Book Review: "Growing with Nature: Supporting Whole-Child Learning in Outdoor Classrooms"

Notice:

Prairie Fire Newspaper went on hiatus after the publication of the September 2015 issue. It may return one of these days but until then we will continue to host all of our archived content for your reading pleasure. Many of the articles have held up well over the years. Please contact us if you have any questions, thoughts, or an interest in helping return Prairie Fire to production. We can also be found on Facebook and Twitter. Thank you to all our readers, contributors, and supporters - the quality of Prairie Fire was a reflection of how many people it touched (touches).

Review by Woodrow Nelson

 Supporting Whole-Child Learning in Outdoor Classrooms“Growing with Nature: Supporting Whole-Child Learning in Outdoor Classrooms”
Publisher: Arbor Day Foundation and Dimensions Educational Research Foundation

Much has been said about the problems of children’s disconnection from nature and its consequences.

New terms have been invented—“nature deficit disorder” and “biophobia,” the fear or aversion of nature.

Children engage in creative play less and less. The Henry J. Kaiser Family Foundation estimates that American children spend roughly six hours per day plugged in electronically. Time outdoors has declined dramatically. “Free-range” time in nature has virtually disappeared.

Sedentary indoor lives are among the causes of the doubling in 20 years of seriously overweight American children between the ages of 6 and 11. The U.S. Centers for Disease Control estimates that teenage obesity tripled in the last 20 years.

Fortunately, educators and caregivers are beginning to create the spaces and provide the experiences that again make nurturing time in nature part of the daily lives of children where they now spend their days—in schools and childcare centers, neighborhood parks and nature centers, even arboretums and libraries and museums.

The successes of some of these pioneering efforts are told in the book “Growing with Nature: Supporting Whole-Child Learning in Outdoor Classrooms,” published by the Arbor Day Foundation and Dimensions Educational Research Foundation.

The nonprofit organizations collaborate in the Nature Explore program, and “Growing with Nature” documents the transformative effects on children who play and learn in Certified Nature Explore Classrooms. The stories in “Growing with Nature” are in the voices of the educators who use these thoughtfully planned natural outdoor classrooms with children each day, and they reflect their enthusiasm for the learning they are seeing taking place.

“We tell parents if their children come home clean, they didn’t have a good day,” writes the head of an early childhood center in Los Angeles’s public school district.

Creation of Nature Explore Classrooms is often initiated for educational reasons. Each Nature Explore Classroom is unique, but their configurations are based on more than a decade of research by the Dimensions Foundation to embody a whole-child approach: children’s explorations in these intentionally designed, nature-rich spaces support language and literacy, science, social/emotional development, mathematics, body competence, creative arts and visual/spatial learning.

Nature Explore’s companion book, “Learning with Nature Idea Book: Creating Nurturing Outdoor Spaces for Children,” outlines the design principles that make Nature Explore Classrooms effective learning environments for children.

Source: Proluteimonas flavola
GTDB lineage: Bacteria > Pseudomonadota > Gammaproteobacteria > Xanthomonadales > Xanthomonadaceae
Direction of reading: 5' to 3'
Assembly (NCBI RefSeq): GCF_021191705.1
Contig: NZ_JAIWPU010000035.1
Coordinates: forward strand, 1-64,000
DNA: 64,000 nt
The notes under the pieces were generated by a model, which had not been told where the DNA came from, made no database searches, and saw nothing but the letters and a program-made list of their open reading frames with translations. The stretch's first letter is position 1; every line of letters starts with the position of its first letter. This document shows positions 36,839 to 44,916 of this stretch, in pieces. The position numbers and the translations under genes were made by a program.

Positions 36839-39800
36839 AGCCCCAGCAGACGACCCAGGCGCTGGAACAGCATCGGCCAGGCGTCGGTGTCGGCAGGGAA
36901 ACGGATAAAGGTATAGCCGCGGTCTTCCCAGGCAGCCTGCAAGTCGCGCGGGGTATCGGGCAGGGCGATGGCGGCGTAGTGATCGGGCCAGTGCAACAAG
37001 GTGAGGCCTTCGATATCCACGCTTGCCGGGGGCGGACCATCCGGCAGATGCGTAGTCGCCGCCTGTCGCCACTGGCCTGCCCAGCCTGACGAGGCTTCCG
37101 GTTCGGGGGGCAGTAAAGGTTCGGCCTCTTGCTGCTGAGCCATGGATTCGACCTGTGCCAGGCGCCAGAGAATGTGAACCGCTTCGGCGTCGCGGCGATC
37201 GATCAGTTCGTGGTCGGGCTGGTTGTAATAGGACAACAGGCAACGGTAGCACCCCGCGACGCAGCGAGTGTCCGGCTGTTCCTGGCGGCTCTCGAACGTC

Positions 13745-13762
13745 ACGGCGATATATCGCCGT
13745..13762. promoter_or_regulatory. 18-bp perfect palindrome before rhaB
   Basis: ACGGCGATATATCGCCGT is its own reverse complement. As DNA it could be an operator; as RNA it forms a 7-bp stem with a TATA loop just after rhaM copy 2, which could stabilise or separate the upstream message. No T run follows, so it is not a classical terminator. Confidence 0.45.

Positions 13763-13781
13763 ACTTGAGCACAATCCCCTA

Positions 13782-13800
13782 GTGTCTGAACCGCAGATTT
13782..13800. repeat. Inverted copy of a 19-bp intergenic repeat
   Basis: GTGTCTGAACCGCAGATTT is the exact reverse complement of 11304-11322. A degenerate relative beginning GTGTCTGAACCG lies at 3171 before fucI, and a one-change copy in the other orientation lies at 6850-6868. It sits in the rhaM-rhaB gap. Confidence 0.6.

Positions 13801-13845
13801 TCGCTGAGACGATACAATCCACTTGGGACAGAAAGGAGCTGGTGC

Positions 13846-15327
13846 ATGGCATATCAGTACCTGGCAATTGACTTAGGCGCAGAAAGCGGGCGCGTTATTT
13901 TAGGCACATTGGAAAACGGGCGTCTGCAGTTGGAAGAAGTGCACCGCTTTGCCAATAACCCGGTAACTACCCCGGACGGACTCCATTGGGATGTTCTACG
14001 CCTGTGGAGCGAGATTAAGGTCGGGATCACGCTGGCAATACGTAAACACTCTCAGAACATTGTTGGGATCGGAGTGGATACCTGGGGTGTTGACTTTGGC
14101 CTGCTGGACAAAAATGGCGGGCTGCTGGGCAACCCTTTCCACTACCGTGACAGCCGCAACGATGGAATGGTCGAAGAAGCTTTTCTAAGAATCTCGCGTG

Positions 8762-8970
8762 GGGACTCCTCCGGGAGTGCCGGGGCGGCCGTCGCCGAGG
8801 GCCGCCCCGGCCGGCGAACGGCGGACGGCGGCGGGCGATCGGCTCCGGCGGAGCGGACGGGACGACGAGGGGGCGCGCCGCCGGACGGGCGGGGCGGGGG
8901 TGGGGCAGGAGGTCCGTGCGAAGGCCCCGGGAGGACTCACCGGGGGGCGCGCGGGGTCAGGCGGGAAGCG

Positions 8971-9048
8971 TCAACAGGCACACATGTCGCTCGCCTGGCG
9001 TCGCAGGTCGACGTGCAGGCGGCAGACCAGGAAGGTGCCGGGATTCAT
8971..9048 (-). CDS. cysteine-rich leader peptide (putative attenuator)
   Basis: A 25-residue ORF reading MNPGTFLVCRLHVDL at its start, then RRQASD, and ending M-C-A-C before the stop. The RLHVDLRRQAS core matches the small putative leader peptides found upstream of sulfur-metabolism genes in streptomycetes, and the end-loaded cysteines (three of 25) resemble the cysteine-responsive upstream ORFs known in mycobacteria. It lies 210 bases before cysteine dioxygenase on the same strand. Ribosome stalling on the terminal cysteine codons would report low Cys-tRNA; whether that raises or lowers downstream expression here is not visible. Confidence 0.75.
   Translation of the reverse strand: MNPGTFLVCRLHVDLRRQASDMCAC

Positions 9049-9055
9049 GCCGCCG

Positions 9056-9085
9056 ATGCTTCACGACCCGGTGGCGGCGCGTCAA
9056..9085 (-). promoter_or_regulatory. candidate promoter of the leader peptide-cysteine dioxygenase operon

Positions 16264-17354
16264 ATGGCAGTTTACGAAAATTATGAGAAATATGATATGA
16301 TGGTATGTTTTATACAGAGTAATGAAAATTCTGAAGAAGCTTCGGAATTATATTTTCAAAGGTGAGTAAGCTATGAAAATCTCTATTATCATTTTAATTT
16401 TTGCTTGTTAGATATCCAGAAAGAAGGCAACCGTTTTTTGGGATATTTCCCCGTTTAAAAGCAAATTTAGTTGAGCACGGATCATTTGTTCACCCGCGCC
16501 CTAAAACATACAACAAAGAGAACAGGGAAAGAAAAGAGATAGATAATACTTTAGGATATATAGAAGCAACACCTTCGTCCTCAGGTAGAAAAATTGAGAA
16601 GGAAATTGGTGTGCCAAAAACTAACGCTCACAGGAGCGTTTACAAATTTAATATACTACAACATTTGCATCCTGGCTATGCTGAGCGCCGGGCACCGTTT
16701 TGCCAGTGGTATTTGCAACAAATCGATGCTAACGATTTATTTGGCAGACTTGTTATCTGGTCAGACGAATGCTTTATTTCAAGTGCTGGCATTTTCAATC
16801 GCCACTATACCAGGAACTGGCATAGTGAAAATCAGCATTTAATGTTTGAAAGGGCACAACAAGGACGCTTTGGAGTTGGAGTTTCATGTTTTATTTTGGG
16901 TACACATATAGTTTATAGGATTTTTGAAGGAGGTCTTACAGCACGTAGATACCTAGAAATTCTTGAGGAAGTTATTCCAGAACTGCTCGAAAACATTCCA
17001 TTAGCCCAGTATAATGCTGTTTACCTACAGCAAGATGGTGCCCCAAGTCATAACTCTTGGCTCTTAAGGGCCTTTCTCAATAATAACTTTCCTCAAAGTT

“Growing with Nature” reflects the child-centered, nature-supported learning taking place in all realms: children learn to count with acorns and pine cones. They make the shapes of letters with sticks as they learn to write. They mimic the sounds and rhythms of nature on outdoor marimbas. They draw trees and birds and flowers in nature art areas. They learn to work together to build and create.

Research suggests that exposure to nature can reduce the symptoms of attention disorder (ADD) and related developmental challenges. A “Growing with Nature” story describes how a child diagnosed with autism was able to engage in his first two-sided conversation with a classmate while engaged in play in a Nature Explore Classroom, an indicator of the accelerated development in well-designed, nature-rich spaces of many children with autism spectrum disorders.

Learning to Nurture Nature

Other themes are weaved throughout the book as well: of a joy for learning, a sense of wonder, of children learning to see themselves as protectors of nature and her miraculous creatures.

Through it all, children learn to nurture. To free a bird stuck in a fence, to gently hold a ladybug or praying mantis on a finger, to move a little frog to the water puddle, to plant and water seedling tomatoes, to mulch and protect a sapling tree.

Children are learning to nurture their health and their families as well. Nature Explore Classrooms are helping children learn to grow vegetables, and they’re sometimes bringing home carrots, green beans and tomatoes to families whose only taste of vegetables was once fast-food French fries.

The “Growing with Nature” stories offer dozens of practical tips and insights for supporting children’s exploration and learning and growth in nature … invaluable ideas for parents and grandparents, as well as teachers, who want to help children grow into curious, confident, nurturing adults.

“Growing with Nature: Supporting Whole-Child Learning in Outdoor Classrooms” is available through the website, www.natureexplore.org.

 

Immigration in Nebraska